In expounds on that in a subsequent comment, and then in yet another comment, He quotes Hernandez’ denial of a new trial:

    “In the end, the Supreme Court, in my opinion, has not squarely held that a private figure plaintiff who sues a non-media defendant regarding allegedly defamatory statements made on a private issue, is required to demonstrate negligence to establish liability. While the cases suggest that a majority of the justices, at one time or another, including the present, agree that the media enjoys no special First Amendment privilege, the cases do not show that a majority of the Court has agreed that if defendants in defamation cases are to be treated alike, what follows as a matter of course is a fault requirement for all plaintiffs in all defamation cases, regardless of the status of the plaintiff or the defendant. Without such agreement, the instructions given to the jury in this case were not plainly erroneous and the motion for new trial on this basis is denied.”

    And concludes:

    That is, no fault whatsoever on the part of Cox was required at trial for her to be found liable.

    I’m not sure if he’s understanding it correctly or if I am. If you have time, can you grace us with your thoughts, here or there, and if it’s here, maybe just post a quick reminder there so John knows to check?

    I am certain he wished for someone especially knowledgeable about the First Amendment to comment on his theory and that isn’t me.

    • He is understanding it incorrectly. People have a hard time reversing their views on things. When this story first broke, many (including me) had a reflexive reaction to it.

      What seems to have happened here is harmless error, if any error at all. If the jury didn’t have to find fault, and thus Cox lost, that’s where we are now, right?

      But, do you think, based on any of the facts found in this case, that she’d be exonerated if fault were at issue? The Ninth isn’t going to reverse Hernandez when the result would have no chance of changing the outcome. If it does, it may do so with some bad binding precedent.

      • Christoph says:

        No, I don’t think that. I think her conduct was so bad it would have met the test of any standard you could care to name.

        I’m surprised though, if it’s really the case, that the standard for libel could be less than negligence.

      • John Kindley says:

        I don’t think I’m understanding incorrectly the standard used at trial (i.e. no fault). I also don’t think I’m incorrect in saying that it is bogus to use such a standard in a defamation trial, and that if, as Judge Hernandez says, the SCOTUS hasn’t squarely addressed the question of whether such a standard is proper it would be a very good question for them (or the Ninth Circuit) to visit. Whether using the wrong standard in this case was harmless error is a separate question. I don’t know enough about the facts of the case, or what information if any Cox relied on to justify the statements that were found defamatory, to be certain that the result would have been the same if a better standard was used. But I’m inclined to think that using a strict liability standard when at least a negligence standard is constitutionally-required is almost automatically not harmless error.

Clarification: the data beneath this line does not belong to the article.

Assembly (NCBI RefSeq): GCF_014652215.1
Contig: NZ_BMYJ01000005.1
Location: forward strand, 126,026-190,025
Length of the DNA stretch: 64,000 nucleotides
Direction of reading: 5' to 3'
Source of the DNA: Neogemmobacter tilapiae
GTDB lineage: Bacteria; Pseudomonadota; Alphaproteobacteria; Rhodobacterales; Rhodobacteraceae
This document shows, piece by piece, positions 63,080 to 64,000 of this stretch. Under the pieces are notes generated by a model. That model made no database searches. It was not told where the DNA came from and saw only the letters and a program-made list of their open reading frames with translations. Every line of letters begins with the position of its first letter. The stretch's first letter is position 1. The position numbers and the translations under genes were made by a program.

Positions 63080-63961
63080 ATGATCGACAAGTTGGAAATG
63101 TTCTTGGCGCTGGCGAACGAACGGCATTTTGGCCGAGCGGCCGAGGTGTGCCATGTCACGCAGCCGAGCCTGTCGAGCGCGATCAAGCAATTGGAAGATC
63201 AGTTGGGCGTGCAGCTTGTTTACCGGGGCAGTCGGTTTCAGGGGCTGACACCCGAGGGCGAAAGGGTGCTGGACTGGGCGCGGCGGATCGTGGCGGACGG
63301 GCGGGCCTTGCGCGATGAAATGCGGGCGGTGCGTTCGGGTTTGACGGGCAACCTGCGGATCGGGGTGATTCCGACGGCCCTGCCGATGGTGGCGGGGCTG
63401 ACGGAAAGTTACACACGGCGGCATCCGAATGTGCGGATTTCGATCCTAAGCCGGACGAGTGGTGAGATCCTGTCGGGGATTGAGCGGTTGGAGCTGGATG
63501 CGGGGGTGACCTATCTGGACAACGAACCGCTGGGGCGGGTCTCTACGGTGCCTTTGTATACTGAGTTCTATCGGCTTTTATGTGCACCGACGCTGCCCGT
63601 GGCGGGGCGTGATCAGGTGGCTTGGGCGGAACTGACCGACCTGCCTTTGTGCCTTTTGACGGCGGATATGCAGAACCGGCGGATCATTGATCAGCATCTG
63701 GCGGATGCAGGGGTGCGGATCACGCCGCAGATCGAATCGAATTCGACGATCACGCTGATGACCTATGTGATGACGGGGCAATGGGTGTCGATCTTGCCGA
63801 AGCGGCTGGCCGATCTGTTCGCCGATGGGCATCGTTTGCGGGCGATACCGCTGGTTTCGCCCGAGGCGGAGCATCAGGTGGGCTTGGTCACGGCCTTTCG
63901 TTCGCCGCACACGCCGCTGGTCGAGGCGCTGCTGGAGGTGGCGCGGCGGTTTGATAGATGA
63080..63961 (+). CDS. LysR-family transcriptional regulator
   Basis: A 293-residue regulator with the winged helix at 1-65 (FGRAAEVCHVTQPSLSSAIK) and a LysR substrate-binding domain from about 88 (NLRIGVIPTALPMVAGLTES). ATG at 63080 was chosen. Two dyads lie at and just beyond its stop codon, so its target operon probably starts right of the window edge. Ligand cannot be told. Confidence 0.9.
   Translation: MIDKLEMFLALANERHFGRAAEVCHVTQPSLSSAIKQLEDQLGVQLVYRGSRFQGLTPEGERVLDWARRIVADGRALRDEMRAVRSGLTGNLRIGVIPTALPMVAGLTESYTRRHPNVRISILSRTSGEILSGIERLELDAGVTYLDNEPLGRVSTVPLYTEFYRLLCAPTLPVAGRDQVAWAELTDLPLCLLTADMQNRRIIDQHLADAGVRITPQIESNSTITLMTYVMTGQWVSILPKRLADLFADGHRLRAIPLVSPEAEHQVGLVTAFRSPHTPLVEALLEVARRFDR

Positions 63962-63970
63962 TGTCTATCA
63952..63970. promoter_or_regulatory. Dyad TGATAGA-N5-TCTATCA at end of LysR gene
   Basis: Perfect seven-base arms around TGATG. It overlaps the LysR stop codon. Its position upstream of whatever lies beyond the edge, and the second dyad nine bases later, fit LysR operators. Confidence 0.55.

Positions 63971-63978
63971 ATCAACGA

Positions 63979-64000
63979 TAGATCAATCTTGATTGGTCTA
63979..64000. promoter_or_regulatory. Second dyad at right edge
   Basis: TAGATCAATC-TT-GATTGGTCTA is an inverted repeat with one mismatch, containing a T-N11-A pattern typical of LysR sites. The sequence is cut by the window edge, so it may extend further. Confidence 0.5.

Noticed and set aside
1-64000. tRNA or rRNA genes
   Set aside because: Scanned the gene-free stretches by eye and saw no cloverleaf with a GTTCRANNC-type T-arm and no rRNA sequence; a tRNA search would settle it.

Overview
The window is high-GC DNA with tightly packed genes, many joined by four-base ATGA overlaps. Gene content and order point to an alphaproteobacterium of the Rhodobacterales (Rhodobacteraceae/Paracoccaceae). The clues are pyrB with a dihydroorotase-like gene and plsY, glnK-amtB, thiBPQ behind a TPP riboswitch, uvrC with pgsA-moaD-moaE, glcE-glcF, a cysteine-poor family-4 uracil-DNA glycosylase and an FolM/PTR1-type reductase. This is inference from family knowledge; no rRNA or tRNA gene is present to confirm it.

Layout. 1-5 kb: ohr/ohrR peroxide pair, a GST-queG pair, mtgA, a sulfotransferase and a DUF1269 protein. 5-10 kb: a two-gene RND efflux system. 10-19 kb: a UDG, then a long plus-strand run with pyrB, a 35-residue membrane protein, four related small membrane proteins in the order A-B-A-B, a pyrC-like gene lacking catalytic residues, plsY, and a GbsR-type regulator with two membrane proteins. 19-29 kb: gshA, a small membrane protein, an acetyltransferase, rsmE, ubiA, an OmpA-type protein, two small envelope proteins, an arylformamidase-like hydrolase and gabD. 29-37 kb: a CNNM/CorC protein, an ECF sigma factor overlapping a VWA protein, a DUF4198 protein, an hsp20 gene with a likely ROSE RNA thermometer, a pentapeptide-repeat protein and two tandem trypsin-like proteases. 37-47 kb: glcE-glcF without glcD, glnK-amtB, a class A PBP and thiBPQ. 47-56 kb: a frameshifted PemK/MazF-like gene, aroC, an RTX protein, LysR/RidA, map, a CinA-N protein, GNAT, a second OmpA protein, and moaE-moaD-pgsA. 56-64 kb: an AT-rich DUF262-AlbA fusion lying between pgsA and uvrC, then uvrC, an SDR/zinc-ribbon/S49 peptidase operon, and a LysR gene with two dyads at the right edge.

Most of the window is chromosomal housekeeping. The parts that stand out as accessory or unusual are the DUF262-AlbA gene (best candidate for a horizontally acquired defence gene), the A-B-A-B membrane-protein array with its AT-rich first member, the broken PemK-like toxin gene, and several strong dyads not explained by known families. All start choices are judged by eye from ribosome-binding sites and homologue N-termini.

What bad binding precedent do you foresee as possible if the Ninth reverses Hernandez?

        • One concern I have: Hernandez did not draw a line saying “journalists are on this side, bloggers are on this side.” He didn’t even say “these things make you a journalist.” He merely said “these seven things indicate that you might be a journalist.”

          At the 9th, who knows what we’ll get. If the 9th draws some arbitrary line, in a place we don’t like it, we have few options to fix the damage. The 9th is more likely to draw a bad line when the facts are bad.

      • John Kindley says:

        On further reflection, I suppose you’re worried that the Ninth Circuit will be more inclined to squarely hold that negligence is not required in a defamation case than it otherwise might in a different case as a rationale for upholding the verdict, because it won’t want to reverse a verdict it believes will be the same even if a negligence standard is used. But you indicate you’re worried about bad binding precedent even if it reverses.

  5. Christoph says:

    “before any of the law blogger community jumped on the bandwagon, Salty Droid was out there all by himself, shining a little light”

    Oh, and for what it’s worth, Salty Droid actually is a lawyer, who, like yourself, trained at Georgetown University Law Center, so you may want to consider him an honorary member of the law blogger community, aside from being a consumer advocate. Here’s his bio, which is amusing (the links to “About Page” and “Character Specs” are worth clicking, IMHO, for entertainment value).

  6. Christoph says:

    Oh, I lied. Droid went to the George Washington University School of Law.


  7. […] not litigation. Marc Randazza — whose own three-year-old daughter is a target here — is taking the more-speech road. It works. For example, today David Carr at the New York Times posted a piece about Cox and her […]